UPDATE cloud.configuration SET value='0.99' WHERE name='pool.storage.allocated.capacity.disablethreshold';
UPDATE cloud.configuration SET value='60000' WHERE name='capacity.check.period';
UPDATE cloud.configuration SET value='1' WHERE name='event.purge.delay';
UPDATE cloud.configuration SET value='60' WHERE name='network.gc.interval';
UPDATE cloud.configuration SET value='60' WHERE name='network.gc.wait';
UPDATE cloud.configuration SET value='600' WHERE name='vm.op.cleanup.interval';
UPDATE cloud.configuration SET value='60' WHERE name='vm.op.cleanup.wait';
UPDATE cloud.configuration SET value='600' WHERE name='vm.tranisition.wait.interval';
UPDATE cloud.configuration SET value='60' WHERE name='vpc.cleanup.interval';
UPDATE cloud.configuration SET value='4' WHERE name='cpu.overprovisioning.factor';
UPDATE cloud.configuration SET value='8' WHERE name='storage.overprovisioning.factor';
UPDATE cloud.configuration SET value='192.168.56.11/32' WHERE name='secstorage.allowed.internal.sites';
UPDATE cloud.configuration SET value='192.168.56.0/24' WHERE name='management.network.cidr';
UPDATE cloud.configuration SET value='192.168.56.11' WHERE name='host';
UPDATE cloud.configuration SET value='false' WHERE name='check.pod.cidrs';
UPDATE cloud.configuration SET value='0' WHERE name='network.throttling.rate';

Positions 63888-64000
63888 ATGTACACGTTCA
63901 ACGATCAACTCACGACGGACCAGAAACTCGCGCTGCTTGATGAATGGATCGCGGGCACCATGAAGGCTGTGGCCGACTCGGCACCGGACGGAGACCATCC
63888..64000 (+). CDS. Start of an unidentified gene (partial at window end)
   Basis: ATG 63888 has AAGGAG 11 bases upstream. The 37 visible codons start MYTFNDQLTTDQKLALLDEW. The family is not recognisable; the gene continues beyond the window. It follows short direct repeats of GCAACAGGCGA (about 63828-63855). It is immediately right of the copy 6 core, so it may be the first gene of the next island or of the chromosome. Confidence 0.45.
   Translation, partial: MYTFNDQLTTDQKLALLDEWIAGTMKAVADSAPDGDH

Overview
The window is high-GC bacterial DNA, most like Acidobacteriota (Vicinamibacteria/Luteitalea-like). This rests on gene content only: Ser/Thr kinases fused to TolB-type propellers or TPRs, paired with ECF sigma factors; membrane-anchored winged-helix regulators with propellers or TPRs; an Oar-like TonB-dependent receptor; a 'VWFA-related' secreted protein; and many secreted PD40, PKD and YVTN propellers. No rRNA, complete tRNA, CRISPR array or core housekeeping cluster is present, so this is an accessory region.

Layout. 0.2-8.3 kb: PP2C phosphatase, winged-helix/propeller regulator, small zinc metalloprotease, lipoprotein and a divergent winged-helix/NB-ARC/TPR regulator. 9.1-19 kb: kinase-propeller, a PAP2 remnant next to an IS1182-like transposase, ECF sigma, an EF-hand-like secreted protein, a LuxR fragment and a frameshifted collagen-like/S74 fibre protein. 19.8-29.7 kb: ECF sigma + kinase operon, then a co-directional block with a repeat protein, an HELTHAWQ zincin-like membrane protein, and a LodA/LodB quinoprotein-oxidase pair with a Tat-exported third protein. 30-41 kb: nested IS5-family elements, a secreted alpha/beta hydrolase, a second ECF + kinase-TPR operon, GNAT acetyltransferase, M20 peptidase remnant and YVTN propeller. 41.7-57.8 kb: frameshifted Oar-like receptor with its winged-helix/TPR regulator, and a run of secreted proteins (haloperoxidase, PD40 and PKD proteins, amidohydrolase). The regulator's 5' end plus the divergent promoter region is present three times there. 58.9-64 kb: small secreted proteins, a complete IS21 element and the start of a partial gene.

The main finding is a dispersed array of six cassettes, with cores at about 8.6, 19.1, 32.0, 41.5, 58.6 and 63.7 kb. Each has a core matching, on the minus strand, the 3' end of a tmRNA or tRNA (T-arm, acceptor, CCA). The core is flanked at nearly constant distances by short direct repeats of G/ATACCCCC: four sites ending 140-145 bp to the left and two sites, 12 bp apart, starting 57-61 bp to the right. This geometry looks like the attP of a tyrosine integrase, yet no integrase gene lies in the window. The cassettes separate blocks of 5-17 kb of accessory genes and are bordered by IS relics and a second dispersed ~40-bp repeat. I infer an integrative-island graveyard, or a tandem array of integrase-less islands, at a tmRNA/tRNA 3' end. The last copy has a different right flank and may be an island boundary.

UPDATE cloud.configuration SET value='0' WHERE name='vm.network.throttling.rate';
UPDATE cloud.configuration SET value='GMT' WHERE name='usage.execution.timezone';
UPDATE cloud.configuration SET value='16:00' WHERE name='usage.stats.job.exec.time';
UPDATE cloud.configuration SET value='true' WHERE name='enable.dynamic.scale.vm';
UPDATE cloud.configuration SET value='9000' WHERE name='secstorage.vm.mtu.size';
UPDATE cloud.configuration SET value='60' WHERE name='alert.wait';
UPDATE cloud.service_offering SET ram_size='128', speed='128' WHERE vm_type='domainrouter';
UPDATE cloud.service_offering SET ram_size='128', speed='128' WHERE vm_type='elasticloadbalancervm';
UPDATE cloud.service_offering SET ram_size='128', speed='128' WHERE vm_type='secondarystoragevm';
UPDATE cloud.service_offering SET ram_size='128', speed='128' WHERE vm_type='internalloadbalancervm';
UPDATE cloud.service_offering SET ram_size='128', speed='128' WHERE vm_type='consoleproxy';
UPDATE cloud.vm_template SET removed=now() WHERE id='2';
UPDATE cloud.vm_template SET url='http://192.168.56.11/centos56-x86_64.vhd.bz2' WHERE unique_name='centos56-x86_64-xen';